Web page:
October 4.-We passed, on our left, the great lake, which is situated to the east of Damietta, and were obliged to cross several rivers and pools of salt water, sometimes up to the bellies of the camels, the Arabs and asses swimming across. In the afternoon we saw, on our left, the ruins of Pelusium, but they were too far distant for us to visit them, and too many pools and lakes lay between. In the evening the desert became more hilly, with occasional clumps of palm-trees in the valleys. In one of these we remained for the night, near a well of brackish water.

October 5.-To-day we had much the same country; the palm-trees, however, had disappeared. We saw many carcases and detached bones of camels and asses, which had probably dropped with thirst and fatigue. We also passed a few wells of indifferent water. This evening, Mahomet, our camel-driver, made some bread. He kneaded the dough in a leathern napkin, and, mixing a good deal of salt with it, made a flat round cake about half an inch thick, and_baked it on dried camel's dung. It was very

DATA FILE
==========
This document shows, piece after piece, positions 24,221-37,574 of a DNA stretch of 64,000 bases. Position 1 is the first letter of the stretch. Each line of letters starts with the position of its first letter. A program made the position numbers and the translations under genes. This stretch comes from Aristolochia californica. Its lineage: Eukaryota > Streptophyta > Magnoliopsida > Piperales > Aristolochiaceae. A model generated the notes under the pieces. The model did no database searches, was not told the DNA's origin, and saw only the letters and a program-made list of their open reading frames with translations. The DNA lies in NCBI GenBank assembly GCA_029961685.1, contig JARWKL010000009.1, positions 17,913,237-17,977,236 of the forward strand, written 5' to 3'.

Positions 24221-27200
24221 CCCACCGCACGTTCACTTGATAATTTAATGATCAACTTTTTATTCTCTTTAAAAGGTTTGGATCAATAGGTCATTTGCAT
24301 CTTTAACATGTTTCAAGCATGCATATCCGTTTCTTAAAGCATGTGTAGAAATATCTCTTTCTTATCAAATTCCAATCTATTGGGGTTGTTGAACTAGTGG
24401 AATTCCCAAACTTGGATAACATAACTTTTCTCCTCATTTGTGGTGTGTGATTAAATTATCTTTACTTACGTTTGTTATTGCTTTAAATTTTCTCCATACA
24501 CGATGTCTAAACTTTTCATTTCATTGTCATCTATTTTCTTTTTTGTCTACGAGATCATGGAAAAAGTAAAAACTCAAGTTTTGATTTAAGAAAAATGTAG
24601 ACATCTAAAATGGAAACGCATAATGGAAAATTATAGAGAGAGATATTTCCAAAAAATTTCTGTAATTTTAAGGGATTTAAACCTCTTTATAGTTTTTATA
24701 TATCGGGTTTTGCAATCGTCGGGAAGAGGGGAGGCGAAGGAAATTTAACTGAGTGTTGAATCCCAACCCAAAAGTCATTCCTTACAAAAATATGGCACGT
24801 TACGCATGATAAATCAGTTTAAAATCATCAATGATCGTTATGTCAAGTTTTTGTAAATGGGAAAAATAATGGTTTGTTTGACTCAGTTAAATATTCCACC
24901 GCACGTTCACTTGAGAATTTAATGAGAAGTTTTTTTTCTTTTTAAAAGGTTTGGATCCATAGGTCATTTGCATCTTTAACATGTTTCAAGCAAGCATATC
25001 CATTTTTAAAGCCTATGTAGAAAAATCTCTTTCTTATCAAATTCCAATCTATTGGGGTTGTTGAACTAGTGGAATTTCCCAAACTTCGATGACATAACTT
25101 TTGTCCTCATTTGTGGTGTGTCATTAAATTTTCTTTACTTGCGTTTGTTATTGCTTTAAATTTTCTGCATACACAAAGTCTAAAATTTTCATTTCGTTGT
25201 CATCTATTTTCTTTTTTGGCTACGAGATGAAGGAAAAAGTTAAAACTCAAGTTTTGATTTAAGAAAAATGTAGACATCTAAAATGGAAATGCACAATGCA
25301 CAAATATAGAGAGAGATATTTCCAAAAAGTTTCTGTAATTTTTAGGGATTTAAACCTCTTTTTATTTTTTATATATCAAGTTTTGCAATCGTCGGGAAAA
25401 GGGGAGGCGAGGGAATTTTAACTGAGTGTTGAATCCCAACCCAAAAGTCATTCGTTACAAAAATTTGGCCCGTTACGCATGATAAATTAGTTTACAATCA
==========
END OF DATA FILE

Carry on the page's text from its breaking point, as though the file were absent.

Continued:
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They asked backsheeish of us in a very rude manner, but we refused to give it, and determined to make the best possible display of our fire-arms for the future. I have little doubt that these people use their arms to commit robberies when opportunity offers, as much as to protect themselves. We still find the road strewed with bleached carcases of camels and asses. In the course of the day we were surprised to see a very fine hare.